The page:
With Approaching the Unknown, I hope to resist standard notions of science fiction, with its emphasis on explication and practicality, to focus on what's beautiful, magical and ineffable about exploration and all human experience. My intention with this film was to create an intimate, intellectual character study of a man who thought he knew what he was doing, thought he was in control, but loses control and is forced to change. He comes to see that understanding and power and happiness come from openness, experience, change. He transforms from a confident engineer into a humble explorer, a poet.
This theme is very personal for me, because I have a tendency to want to do things all on my own, to control all aspects of an endeavor before embarking on it, to know the answers before I ask the questions. The process of making this film was one of the most agonizing and inspiring challenges in my life. The project changed tremendously from conception to completion, in some ways for better, in many for worse. Where the film fails is where it feels over-determined, conventional, scripted: the “action” scenes, the generic astronaut relationships, the forced narrative need for technical problems. I would’ve liked to change those things. And I think the best of the project is where we explored, improvised, discovered the emotion and ideas in the process of production. The strange mystery of the practical special effects, the ingenuity of the set design and camerawork in a confined location, the rich monologues and surprising voice over, the scenes of quiet repetition and revelation when Stanaforth notices something magical: particles in his eyes, drops of moisture in the wall, the sun through the window.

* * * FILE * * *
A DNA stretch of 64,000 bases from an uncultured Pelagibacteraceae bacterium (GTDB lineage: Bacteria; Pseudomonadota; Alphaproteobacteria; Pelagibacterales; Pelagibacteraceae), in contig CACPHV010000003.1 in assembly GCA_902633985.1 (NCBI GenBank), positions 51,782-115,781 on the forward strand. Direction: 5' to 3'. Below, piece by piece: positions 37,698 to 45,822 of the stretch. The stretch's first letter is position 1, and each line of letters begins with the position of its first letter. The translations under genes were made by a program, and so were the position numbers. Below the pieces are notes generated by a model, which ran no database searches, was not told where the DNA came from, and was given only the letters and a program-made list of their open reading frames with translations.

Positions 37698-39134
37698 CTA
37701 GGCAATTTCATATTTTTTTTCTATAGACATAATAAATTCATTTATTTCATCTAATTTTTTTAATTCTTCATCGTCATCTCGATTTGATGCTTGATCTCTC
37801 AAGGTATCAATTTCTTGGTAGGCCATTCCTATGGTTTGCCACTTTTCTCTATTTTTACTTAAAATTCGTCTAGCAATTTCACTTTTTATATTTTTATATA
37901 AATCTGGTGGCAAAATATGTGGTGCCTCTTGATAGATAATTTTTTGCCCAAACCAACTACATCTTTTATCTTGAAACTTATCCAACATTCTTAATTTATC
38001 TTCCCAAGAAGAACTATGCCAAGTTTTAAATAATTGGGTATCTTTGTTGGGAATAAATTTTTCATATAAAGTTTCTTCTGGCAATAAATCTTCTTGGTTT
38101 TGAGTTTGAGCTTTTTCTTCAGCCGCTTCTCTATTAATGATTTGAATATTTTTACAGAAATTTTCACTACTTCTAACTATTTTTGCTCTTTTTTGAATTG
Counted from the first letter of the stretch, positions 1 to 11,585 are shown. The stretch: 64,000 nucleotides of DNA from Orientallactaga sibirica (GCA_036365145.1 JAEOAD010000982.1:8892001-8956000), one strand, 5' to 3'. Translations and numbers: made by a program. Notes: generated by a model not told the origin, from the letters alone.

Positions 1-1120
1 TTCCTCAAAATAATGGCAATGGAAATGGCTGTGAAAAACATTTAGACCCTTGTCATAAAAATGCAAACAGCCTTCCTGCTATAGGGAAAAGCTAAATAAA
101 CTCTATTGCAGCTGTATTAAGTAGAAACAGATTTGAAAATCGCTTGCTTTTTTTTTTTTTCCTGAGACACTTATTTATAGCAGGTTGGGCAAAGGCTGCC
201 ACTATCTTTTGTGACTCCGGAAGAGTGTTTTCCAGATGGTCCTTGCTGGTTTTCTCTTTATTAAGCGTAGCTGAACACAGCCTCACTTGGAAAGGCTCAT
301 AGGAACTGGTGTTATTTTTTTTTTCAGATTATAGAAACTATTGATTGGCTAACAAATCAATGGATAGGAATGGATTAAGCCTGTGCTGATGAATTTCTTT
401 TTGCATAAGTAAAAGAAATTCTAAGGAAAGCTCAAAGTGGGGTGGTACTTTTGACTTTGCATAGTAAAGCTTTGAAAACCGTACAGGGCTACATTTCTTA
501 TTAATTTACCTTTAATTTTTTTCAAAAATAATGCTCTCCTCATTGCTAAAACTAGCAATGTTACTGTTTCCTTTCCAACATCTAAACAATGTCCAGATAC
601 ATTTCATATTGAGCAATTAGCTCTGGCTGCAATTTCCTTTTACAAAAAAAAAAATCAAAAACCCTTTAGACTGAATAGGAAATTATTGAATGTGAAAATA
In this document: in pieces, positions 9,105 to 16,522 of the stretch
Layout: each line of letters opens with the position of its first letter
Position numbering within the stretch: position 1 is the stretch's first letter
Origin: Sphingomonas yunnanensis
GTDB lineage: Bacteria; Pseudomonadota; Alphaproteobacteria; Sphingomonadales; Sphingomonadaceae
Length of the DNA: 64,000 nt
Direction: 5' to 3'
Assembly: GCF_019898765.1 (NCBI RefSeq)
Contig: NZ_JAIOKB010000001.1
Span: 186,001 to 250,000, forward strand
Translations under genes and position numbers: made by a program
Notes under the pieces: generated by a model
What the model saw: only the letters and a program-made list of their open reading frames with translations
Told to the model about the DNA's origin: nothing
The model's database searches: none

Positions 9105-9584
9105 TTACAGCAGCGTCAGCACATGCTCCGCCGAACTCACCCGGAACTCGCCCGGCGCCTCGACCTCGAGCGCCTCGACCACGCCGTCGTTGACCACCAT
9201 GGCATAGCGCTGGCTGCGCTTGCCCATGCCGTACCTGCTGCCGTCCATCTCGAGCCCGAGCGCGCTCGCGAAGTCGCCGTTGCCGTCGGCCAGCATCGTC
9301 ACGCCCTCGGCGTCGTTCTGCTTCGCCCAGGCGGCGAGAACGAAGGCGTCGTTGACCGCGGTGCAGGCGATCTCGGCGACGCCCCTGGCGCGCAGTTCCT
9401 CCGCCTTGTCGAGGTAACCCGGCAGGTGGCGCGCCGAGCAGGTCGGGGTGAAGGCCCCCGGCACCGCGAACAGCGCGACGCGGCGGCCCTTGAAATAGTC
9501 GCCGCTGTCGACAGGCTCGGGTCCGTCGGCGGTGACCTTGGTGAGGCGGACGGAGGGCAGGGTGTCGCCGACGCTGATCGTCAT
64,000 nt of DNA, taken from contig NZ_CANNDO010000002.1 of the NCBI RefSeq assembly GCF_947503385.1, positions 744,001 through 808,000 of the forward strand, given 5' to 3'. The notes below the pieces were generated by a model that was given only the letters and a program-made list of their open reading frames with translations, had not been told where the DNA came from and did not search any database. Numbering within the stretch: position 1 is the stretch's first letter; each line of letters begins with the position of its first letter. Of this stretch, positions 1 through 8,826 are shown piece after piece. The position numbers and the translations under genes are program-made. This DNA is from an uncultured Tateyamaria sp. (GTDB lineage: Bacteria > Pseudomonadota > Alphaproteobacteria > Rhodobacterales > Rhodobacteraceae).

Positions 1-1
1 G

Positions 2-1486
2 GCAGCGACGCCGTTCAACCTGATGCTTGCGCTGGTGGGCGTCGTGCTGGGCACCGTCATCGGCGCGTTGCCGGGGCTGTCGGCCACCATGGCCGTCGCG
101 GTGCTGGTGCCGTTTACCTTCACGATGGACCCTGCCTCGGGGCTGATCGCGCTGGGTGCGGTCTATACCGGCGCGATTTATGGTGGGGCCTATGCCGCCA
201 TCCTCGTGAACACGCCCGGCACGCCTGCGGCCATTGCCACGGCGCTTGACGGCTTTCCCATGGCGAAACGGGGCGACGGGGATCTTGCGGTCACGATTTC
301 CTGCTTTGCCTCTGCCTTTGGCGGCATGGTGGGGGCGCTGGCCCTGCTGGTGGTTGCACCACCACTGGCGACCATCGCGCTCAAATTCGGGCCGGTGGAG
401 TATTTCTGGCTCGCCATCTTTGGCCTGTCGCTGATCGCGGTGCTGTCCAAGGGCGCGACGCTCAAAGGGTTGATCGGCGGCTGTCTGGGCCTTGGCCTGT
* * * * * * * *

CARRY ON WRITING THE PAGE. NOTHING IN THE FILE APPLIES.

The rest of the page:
I hope viewers appreciate the subtle nuance of the film, imagining beyond the immediate plot to the deeper ideas and meaning. Along with our dedicated crew, I put all my heart and energy into this film. It was indeed a one-way journey into the unknown.